"But as much as we have been bombarded with media messages about the pleasures of consumerism, so there has been a growing sense of its costs – a realisation that the great national spending spree is both economically unsustainable and inimical to a healthy and happy life. This feeling may be detected in the rise of what the social theorist Kate Soper had described as 'alternative hedonism’ – a recognition of the pleasures of slow, rather than fast, food; of simple living, a life less dominated by the car, air travel and the computer screen, a respite from the anxieties of status and from being judged not by what you are but by what you own.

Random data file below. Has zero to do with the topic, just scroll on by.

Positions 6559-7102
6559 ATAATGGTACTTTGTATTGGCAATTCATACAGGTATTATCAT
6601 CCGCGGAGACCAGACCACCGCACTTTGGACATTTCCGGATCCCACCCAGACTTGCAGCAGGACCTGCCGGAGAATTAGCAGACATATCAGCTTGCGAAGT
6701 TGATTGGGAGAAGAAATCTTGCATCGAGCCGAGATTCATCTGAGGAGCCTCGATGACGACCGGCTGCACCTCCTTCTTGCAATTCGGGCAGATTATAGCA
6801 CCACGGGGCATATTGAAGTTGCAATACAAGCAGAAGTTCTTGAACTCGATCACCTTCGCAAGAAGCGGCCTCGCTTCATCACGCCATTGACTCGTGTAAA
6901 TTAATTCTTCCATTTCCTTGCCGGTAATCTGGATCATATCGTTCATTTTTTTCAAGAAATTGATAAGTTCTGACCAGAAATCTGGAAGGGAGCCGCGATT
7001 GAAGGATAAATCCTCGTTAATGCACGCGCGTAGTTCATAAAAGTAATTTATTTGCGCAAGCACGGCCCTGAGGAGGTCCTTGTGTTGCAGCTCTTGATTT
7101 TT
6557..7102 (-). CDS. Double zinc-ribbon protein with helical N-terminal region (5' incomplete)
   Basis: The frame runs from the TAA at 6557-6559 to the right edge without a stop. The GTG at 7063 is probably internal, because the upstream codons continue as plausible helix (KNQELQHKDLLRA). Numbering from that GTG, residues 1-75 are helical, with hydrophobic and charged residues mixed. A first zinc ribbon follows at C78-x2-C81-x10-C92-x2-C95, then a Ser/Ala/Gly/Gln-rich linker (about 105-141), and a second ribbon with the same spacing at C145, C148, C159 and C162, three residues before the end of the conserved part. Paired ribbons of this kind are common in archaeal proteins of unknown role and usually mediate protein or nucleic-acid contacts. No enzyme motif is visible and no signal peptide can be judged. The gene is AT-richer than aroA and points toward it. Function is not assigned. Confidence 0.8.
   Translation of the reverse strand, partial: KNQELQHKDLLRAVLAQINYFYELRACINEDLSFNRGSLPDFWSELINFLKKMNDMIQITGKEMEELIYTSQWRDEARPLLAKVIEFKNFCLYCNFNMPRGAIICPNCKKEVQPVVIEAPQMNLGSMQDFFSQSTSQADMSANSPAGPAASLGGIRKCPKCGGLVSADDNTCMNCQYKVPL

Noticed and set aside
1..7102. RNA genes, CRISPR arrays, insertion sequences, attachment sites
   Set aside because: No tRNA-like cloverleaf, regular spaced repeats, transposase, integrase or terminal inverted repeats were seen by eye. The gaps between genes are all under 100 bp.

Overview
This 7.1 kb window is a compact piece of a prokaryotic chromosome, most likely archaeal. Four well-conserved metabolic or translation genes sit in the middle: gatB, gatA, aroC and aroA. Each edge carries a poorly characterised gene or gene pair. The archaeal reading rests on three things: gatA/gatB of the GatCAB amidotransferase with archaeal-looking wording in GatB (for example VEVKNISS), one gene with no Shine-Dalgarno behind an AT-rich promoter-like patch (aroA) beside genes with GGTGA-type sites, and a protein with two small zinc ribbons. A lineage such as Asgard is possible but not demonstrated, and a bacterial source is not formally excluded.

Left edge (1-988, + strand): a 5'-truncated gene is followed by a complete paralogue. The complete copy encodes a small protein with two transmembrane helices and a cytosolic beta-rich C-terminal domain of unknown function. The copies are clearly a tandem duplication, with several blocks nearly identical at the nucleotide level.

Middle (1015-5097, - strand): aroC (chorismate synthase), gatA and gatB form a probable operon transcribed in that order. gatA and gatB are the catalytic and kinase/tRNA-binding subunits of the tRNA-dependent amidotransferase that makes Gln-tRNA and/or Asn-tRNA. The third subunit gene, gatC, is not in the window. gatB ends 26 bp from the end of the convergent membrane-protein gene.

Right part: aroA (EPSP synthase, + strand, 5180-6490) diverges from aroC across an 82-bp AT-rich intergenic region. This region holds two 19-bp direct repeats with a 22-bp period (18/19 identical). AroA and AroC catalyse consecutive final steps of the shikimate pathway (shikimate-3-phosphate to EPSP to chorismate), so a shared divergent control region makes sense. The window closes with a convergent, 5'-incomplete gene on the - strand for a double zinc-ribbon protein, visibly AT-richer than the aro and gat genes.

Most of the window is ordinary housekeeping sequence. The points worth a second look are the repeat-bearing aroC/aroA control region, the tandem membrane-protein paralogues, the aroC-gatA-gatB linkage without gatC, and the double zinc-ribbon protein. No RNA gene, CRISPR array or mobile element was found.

In this light, could the recession actually prove, in some way, to be a benefit? A salutary shock to a system that is not working, like the first twinges of chest pain that tell you that you really should slow down if you want to avoid a heart attack. An opportunity to reassess our attitudes to consumerism, and to discover that as we economise and buy fewer things, that we don’t actually miss them, and didn’t really need them in the first place."